The Titan's Curse
Percy Jackson and his friends Annabeth and Thalia are sent to Maine to check out and rescue two children in a private school. Their friend Grover is there. Grover has been protecting two Half-Blood children from the monster who is in charge of the school. During the rescue Percy meets another goddess, Artemis, and her group of maiden Hunters. Annabeth falls off a cliff and disappears during the rescue.
Then Artemis is kidnapped. Thalia, Grover, and Zoe, the Hunter lieutenant, are part of a small rescue mission from which Percy is forbidden because he is male. (Grover is a satyr, so he just makes the cut.) Percy follows them because he knows he must find Annabeth. He sees the group is being followed. After rescuing them, Zoe allows he is needed on their quest. The group heads west, needing to reach San Francisco from Washington D.C. in less than a week.
This is a group of half gods and mythical creatures. They are being chased by monsters and zombies. The half gods are between 12 and 15. You know they're going to have trouble. The prophecy they heard from the Oracle before they left is hanging over them. One will disappear in the desert. Another will die by the hand of a parent. Yet they need to save Artemis in order to carry on the larger war against the Titans.
The other day I was working in the library book store and a mother was trying to convince her 10-year-old son he wouldn't like Harry Turtledove (he wouldn't have). I tried to help her, but I was another adult. She finally forbid him to get that book and take another. I was reading The Titan's Curse between customers (the joys of working in a book store). I was able to convince him he might, possibly, like this series. I wouldn't have thought of it if I hadn't been enjoying this book at the time. I think Percy Jackson will be perfect for this boy. His mom made sure they had the title of The Lightening Thief and Rick Riordan's name written down for them. This series should be perfect for what he seemed he wanted.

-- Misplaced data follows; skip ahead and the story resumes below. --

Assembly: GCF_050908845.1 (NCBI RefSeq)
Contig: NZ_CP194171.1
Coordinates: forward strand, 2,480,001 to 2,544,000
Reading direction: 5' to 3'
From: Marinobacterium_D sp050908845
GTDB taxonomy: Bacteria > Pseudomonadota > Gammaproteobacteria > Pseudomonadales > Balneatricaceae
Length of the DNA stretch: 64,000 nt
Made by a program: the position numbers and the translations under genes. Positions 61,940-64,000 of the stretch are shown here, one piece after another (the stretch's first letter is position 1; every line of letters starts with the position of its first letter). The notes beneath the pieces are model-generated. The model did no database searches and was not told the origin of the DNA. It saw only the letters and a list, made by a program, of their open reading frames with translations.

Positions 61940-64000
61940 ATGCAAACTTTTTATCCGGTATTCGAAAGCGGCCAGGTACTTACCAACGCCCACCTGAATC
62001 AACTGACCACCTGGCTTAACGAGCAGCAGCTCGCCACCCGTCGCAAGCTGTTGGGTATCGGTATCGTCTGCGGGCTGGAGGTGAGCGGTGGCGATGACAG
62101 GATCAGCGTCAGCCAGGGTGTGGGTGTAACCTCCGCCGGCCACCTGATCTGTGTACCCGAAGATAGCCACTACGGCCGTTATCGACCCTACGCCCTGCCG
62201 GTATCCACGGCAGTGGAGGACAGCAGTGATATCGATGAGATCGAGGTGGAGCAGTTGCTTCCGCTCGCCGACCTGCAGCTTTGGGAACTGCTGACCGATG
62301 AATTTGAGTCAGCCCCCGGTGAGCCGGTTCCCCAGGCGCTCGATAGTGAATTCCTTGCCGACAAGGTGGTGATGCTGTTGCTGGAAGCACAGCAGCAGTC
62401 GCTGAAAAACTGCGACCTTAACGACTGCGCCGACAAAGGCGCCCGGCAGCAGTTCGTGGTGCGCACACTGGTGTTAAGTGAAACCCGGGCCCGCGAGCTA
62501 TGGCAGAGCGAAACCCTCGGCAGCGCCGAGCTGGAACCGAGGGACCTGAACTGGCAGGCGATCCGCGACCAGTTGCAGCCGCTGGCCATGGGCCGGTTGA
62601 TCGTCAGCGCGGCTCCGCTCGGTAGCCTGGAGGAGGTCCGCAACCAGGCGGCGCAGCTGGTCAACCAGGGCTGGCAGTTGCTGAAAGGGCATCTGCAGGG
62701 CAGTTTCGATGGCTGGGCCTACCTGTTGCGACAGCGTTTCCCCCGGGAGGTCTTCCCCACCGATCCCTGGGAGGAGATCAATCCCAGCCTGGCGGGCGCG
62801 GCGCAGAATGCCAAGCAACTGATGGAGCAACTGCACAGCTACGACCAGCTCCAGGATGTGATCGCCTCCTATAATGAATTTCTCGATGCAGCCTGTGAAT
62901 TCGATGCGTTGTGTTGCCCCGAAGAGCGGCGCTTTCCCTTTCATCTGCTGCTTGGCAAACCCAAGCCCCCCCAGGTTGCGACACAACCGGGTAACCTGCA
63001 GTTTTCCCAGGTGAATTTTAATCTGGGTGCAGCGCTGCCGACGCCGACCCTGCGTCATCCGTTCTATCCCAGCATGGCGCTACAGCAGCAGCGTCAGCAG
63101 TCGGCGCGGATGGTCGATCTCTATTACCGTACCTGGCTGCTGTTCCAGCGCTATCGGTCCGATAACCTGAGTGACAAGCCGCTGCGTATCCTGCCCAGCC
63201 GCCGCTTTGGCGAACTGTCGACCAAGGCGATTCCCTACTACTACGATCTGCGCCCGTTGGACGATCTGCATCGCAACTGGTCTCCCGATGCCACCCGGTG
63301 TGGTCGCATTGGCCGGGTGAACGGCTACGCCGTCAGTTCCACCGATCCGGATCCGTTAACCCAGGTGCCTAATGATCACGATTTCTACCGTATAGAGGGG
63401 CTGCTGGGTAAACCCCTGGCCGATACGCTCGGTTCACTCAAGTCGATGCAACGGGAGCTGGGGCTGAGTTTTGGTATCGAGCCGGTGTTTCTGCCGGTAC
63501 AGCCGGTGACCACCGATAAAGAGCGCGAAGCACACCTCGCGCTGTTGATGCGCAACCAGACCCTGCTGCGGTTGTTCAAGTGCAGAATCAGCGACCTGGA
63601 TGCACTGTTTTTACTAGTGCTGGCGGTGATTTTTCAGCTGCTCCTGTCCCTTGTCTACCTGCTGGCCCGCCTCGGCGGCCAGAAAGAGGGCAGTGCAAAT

The Titan's Curse tightens up the Olympian series more, making it tenser as Percy nears his 16th birthday. He has an enemy or two among the Olympian gods, but he has friends, too, as well as his powerful father. This book continues a fun, active children's urban fantasy series that will be enjoyed by that 10-year-old and those of us older who like good fantasy. But this series does need to be read in order. If you haven't read the other books, don't start here. Go back to The Lightening Thief and then sit back and enjoy.
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